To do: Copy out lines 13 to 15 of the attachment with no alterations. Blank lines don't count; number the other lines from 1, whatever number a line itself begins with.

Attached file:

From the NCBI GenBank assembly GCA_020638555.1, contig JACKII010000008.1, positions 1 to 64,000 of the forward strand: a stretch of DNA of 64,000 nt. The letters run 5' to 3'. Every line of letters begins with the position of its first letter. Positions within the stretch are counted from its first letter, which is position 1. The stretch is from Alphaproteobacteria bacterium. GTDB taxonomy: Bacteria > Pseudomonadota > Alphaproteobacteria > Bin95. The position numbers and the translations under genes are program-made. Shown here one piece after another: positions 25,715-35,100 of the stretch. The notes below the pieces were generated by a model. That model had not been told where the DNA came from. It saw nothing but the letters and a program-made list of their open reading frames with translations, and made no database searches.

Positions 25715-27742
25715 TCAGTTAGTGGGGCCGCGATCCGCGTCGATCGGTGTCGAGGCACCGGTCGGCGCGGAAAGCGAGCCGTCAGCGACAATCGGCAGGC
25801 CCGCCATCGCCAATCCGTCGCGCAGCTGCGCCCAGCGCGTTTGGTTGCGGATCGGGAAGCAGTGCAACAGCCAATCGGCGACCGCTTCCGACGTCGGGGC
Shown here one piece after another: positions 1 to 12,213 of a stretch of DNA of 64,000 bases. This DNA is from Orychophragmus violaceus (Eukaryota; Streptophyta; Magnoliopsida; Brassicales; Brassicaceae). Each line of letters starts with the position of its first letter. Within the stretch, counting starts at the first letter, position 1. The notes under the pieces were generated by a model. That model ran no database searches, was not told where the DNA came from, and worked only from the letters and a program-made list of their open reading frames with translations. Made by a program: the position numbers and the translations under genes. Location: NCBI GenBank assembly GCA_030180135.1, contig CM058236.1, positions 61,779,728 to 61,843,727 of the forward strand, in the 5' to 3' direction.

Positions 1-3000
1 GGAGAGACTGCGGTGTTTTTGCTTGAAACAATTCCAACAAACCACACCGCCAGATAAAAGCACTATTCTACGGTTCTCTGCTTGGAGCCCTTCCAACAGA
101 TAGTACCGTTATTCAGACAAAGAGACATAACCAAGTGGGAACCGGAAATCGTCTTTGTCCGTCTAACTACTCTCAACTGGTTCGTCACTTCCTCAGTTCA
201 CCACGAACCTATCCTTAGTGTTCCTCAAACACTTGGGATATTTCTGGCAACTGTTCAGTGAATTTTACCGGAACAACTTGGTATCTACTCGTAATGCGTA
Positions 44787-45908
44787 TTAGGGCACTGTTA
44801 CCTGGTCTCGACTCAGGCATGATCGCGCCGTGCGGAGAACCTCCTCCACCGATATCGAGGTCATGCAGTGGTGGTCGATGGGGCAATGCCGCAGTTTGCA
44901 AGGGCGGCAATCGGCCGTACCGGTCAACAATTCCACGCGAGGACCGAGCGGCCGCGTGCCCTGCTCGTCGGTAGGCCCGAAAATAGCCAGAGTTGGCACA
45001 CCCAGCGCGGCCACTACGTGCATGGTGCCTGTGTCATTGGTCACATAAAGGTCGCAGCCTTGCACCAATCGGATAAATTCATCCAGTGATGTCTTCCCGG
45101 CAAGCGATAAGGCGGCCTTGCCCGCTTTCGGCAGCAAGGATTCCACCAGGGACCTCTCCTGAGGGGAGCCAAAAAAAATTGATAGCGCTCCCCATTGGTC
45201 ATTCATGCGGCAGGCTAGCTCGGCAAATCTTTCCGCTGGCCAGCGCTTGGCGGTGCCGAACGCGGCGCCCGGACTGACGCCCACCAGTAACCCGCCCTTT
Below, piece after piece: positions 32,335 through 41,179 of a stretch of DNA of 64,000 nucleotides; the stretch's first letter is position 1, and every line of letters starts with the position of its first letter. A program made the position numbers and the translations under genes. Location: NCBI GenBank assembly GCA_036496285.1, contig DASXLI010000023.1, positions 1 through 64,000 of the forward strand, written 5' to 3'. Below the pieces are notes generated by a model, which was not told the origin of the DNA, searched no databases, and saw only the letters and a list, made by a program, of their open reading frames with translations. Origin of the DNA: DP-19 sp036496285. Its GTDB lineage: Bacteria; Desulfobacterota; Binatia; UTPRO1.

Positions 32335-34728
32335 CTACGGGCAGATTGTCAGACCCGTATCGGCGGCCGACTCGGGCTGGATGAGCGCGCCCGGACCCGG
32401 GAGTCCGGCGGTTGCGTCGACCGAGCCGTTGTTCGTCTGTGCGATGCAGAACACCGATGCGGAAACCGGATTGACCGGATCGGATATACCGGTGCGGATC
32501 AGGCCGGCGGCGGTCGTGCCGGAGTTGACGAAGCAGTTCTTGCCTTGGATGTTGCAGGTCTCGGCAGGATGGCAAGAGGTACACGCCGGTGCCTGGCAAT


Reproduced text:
44901 AGGGCGGCAATCGGCCGTACCGGTCAACAATTCCACGCGAGGACCGAGCGGCCGCGTGCCCTGCTCGTCGGTAGGCCCGAAAATAGCCAGAGTTGGCACA
45001 CCCAGCGCGGCCACTACGTGCATGGTGCCTGTGTCATTGGTCACATAAAGGTCGCAGCCTTGCACCAATCGGATAAATTCATCCAGTGATGTCTTCCCGG
45101 CAAGCGATAAGGCGGCCTTGCCCGCTTTCGGCAGCAAGGATTCCACCAGGGACCTCTCCTGAGGGGAGCCAAAAAAAATTGATAGCGCTCCCCATTGGTC